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I. Is thy face like thy mother's, my fair child ! Ada! sole daughter of my house and heart? When last I saw thy young blue eyes they smiled, And then we parted, not as now we part, But with a hope.
Awaking with a start, The waters heave around me; and on high The winds lift up their voices: I depart. Whither I know not; but the hour's gone by, When Albion's lessening shores could grieve or glad
II. Once more upon the waters! yet once more! And the waves bound beneath me as a steed That knows his rider. Welcome, to their roar! Swift be their guidance, wheresoe’er it lead! Though the strain'd mast should quiver as a reed, And the rent canvas fluttering strew the gale, Still must I on; for I am as a weed, Flung from the rock, on Ocean's foam, to sail Where'er the surge may sweep, the tempest's breath
III. In my youth's summer I did sing of One, The wandering outlaw of his own dark mind; Again I seize the theme then but begun, And bear it with me, as the rushing wind Bears the cloud onwards: in that Tale I find The furrows of long thought, and dried-up tears, Which, ebbing, leave a sterile track behind, O'er which all leavily the journeying years Plod the last sands of life, where not a flower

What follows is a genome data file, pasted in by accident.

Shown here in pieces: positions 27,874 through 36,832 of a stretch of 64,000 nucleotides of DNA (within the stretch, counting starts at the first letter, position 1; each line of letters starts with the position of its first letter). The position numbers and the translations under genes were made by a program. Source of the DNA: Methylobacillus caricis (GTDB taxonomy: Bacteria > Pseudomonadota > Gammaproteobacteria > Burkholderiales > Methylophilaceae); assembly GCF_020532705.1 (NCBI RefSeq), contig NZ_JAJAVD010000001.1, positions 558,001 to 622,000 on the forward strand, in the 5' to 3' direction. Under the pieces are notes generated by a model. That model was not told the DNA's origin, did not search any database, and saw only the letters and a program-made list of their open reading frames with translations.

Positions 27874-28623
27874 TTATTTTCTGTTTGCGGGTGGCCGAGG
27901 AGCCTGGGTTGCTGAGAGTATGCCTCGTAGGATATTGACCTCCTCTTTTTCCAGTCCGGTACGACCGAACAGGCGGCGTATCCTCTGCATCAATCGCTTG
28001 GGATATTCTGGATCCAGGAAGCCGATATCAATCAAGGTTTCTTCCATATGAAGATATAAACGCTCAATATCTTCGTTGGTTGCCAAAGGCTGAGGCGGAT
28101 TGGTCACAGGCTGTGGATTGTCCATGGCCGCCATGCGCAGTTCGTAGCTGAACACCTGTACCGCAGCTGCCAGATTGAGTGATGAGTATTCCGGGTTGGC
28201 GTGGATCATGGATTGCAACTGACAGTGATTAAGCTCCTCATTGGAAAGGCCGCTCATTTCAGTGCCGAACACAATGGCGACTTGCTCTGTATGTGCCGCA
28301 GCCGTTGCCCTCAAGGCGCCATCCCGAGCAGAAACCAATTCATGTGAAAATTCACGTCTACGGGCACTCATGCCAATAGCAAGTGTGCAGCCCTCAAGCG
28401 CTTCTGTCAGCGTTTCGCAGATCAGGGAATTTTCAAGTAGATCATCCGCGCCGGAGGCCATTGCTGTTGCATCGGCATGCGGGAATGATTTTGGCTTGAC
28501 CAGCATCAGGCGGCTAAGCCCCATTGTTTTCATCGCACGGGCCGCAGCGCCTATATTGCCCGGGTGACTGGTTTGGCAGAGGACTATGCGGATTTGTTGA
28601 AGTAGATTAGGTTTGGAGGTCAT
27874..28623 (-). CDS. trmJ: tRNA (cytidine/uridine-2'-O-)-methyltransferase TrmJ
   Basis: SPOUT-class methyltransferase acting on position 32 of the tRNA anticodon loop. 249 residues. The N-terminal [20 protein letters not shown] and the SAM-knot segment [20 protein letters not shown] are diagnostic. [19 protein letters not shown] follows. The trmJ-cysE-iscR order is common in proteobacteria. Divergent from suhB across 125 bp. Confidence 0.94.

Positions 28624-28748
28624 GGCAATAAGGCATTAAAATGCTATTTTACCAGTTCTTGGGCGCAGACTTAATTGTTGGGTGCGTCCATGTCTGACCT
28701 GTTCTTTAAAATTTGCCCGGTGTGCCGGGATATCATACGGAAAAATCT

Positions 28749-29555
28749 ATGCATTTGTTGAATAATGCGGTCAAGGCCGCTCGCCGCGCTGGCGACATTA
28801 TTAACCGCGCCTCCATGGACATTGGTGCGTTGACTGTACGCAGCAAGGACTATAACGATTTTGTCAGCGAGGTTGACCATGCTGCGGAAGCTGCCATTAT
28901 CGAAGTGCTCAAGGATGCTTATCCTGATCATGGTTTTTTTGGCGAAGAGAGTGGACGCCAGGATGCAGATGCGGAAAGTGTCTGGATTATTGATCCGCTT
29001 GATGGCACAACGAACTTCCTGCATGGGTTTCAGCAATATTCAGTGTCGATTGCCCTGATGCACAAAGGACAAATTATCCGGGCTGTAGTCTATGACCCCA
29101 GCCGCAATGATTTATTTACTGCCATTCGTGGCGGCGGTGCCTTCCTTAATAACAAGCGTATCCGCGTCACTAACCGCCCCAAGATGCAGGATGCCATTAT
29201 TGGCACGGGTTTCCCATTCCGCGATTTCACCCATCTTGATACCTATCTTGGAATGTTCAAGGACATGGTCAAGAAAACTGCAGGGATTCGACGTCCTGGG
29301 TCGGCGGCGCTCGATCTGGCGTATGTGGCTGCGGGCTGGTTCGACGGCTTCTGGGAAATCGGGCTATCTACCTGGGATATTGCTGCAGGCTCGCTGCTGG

Since my young days of passion--joy, or pain,
He, who grown aged in this world of woe,
VI. 'Tis to create, and in creating liye A being more intense, that we endow With form our fancy, gaining as we give The life we image, even as I do now. What am I? Nothing; but not so art thou, Soul of my thought! with whom I traverse earth, Invisible but gazing, as I glow Mix'd with thy spirit, blended with thy birth, And feeling still with thee in my crush'd feelings
VII. Yet must I think less wildly: – I have thought Too long and darkly, till my brain became, In its own eddy boiling and o'erwrought, A whirling gulf of phantasy and flame: And thus, onthaught in youth my heart to tame, My springs of life were poison'd, Tis too late! Yet am I chang’d; though still enough the same In strength to bear what time can not abate, And feed on bitter fruits without accusing Fate.